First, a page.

600m fall ill, 420,000 die annually after eating contaminated food globally
By Sola Ogundipe, Chioma Obinna & Gabriel Olawale
The Head of Mission and Representative of World Health Organisation, WHO in Nigeria, Dr Walter Kazadi Mulombo, yesterday said that the COVID-19 pandemic has exposed the weaknesses and vulnerabilities in food production and control systems in the country.
To mark the 2021 World Food Safety Day, Mulombo said despite the fact that COVID-19 has not been transmitted by food, the pandemic has sharpened the focus on food safety-related issues, such as hygiene, antimicrobial resistance, zoonotic diseases, climate change, food fraud and the potential benefits of digitalizing food systems.
“Everyone irrespective of their age, gender, health and economic status has the right to have access to safe, sufficient, and nutritious food. Safe food assures improved nutrition, promotes health and vitality of families and communities.
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“Globally, an estimated 600 million – almost 1 in 10 people in the world – fall ill after eating contaminated food and 420 000 die every year. Consequently, in 2018, the United Nations General Assembly adopted resolution 73/250 proclaiming 7 June as World Food Safety Day, taking into account the global burden of foodborne diseases, which affect individuals of all ages, in particular children under five years and persons living in low-income regions.
He explained that the resolution at the meeting acknowledges that “there is no food security without food safety and that in a world where the food supply chain has become more complex, any adverse food safety incident may have global negative effects on public health, trade and the economy”.
“The theme for this year: ‘Safe food today for a healthy tomorrow’, emphasizses that production and consumption of safe food has immediate and long-term benefits for people, the planet and the economy. Recognising the systemic One-Health connections between the health of people, animals, plants, the environment and in relation to economy, will help us meet the needs of the future.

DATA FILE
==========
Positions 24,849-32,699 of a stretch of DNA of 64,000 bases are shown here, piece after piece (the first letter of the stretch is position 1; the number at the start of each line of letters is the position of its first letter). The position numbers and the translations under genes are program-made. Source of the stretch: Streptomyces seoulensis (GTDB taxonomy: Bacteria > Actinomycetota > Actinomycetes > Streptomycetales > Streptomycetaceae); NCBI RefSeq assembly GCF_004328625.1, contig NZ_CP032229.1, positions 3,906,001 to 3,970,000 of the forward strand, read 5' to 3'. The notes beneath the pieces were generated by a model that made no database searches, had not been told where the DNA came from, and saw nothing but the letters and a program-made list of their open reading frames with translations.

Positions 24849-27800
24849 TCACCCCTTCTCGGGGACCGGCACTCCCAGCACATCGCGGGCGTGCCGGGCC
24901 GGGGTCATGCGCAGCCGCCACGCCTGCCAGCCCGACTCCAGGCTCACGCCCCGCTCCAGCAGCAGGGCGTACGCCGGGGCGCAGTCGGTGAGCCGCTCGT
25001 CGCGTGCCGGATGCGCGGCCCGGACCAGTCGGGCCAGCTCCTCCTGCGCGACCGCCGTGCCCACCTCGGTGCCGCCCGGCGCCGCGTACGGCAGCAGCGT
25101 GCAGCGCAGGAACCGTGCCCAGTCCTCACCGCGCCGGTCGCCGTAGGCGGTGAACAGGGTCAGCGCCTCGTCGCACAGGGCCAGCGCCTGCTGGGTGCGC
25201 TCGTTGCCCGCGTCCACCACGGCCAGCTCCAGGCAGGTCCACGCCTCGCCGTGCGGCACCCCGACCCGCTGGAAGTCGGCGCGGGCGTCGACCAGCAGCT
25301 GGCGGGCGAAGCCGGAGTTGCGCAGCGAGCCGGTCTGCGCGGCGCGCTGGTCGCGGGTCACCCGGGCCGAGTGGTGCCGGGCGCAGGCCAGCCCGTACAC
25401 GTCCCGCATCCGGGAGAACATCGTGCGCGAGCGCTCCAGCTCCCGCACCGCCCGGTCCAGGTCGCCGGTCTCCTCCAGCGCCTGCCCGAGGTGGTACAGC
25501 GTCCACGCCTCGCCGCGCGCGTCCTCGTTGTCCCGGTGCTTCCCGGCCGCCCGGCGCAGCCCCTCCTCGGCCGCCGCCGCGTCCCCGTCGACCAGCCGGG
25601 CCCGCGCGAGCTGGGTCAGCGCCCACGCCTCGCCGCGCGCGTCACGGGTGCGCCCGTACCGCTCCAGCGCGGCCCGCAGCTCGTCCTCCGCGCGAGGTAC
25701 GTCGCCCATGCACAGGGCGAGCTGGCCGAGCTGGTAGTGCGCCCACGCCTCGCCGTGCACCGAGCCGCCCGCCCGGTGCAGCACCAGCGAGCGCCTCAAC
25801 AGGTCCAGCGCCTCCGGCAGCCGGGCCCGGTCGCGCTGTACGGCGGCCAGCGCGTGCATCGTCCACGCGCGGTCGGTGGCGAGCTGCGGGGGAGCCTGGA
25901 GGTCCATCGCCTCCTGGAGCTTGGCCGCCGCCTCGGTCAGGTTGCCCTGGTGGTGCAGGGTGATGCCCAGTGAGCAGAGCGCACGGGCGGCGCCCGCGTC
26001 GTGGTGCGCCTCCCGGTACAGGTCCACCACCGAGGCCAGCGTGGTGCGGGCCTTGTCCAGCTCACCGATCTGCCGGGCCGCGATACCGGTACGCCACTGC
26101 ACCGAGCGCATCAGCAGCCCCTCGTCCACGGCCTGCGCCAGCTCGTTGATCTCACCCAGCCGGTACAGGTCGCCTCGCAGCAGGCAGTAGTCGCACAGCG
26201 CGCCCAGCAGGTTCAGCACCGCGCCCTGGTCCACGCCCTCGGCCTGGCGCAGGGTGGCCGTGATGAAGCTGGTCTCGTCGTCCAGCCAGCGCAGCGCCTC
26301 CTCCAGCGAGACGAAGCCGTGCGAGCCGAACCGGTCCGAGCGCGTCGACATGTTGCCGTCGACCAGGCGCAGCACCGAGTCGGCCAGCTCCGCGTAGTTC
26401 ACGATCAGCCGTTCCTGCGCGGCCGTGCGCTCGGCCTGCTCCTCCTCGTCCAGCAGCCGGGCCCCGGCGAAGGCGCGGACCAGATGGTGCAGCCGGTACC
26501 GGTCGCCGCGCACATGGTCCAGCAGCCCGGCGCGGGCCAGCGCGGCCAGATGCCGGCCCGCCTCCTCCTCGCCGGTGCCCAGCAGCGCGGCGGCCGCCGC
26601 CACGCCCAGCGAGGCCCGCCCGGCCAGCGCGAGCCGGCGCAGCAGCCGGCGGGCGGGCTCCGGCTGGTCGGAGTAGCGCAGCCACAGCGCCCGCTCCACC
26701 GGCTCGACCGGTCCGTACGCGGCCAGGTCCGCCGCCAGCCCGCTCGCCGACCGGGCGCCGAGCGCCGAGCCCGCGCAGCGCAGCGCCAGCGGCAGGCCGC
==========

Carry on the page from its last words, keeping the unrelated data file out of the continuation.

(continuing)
“Also, recognising that women are very important players in the promotion of food safety and home hygiene, in 2019 WHO trained 345 women leaders from Edo and Ondo States on food hygiene and domestic sanitation towards the prevention of Lassa fever.
“We are currently working with health authorities to advocate for food safety as an important component of health security and for integrating food safety into national policies and programmes in line with the International Health Regulations.”
Data by the Food & Agriculture Organisation of the United Nations, over 9 million people in Nigeria are at the risk of food insecurity, of whom 3.2 million in Adamawa, Borno and Yobe State.
This figure is expected to increase to over 12.8 million people, of whom 4.4 million in the three northeastern states, during June to August 2021, unless resilience-focused and humanitarian actions are taken,” it warned.
The FAO’s statement also highlighted the increasing number of forced displacements in the country, particularly in areas where armed attacks are more intensive, which affects the lives of millions of people in Africa’s most populous country.
“Increased violence and forced displacement continue to affect the humanitarian situation in northeastern Nigeria – the key hotspot of the armed conflict in the country – that has been further aggravated by trade disruptions and an economic decline linked to the effects of the coronavirus disease.
Regarding climate change’s impact on the West African country, the FAO said it affects food security and nutrition in the northeastern states.
“With the deterioration of the food security situation and an increased risk of famine in areas of Borno state, providing agricultural inputs to the most vulnerable households in time for the planting season starting in June is crucial to quickly increase food availability and access.”
The UN agency also stressed the importance of embracing the diversifying of livelihoods, production and income sources.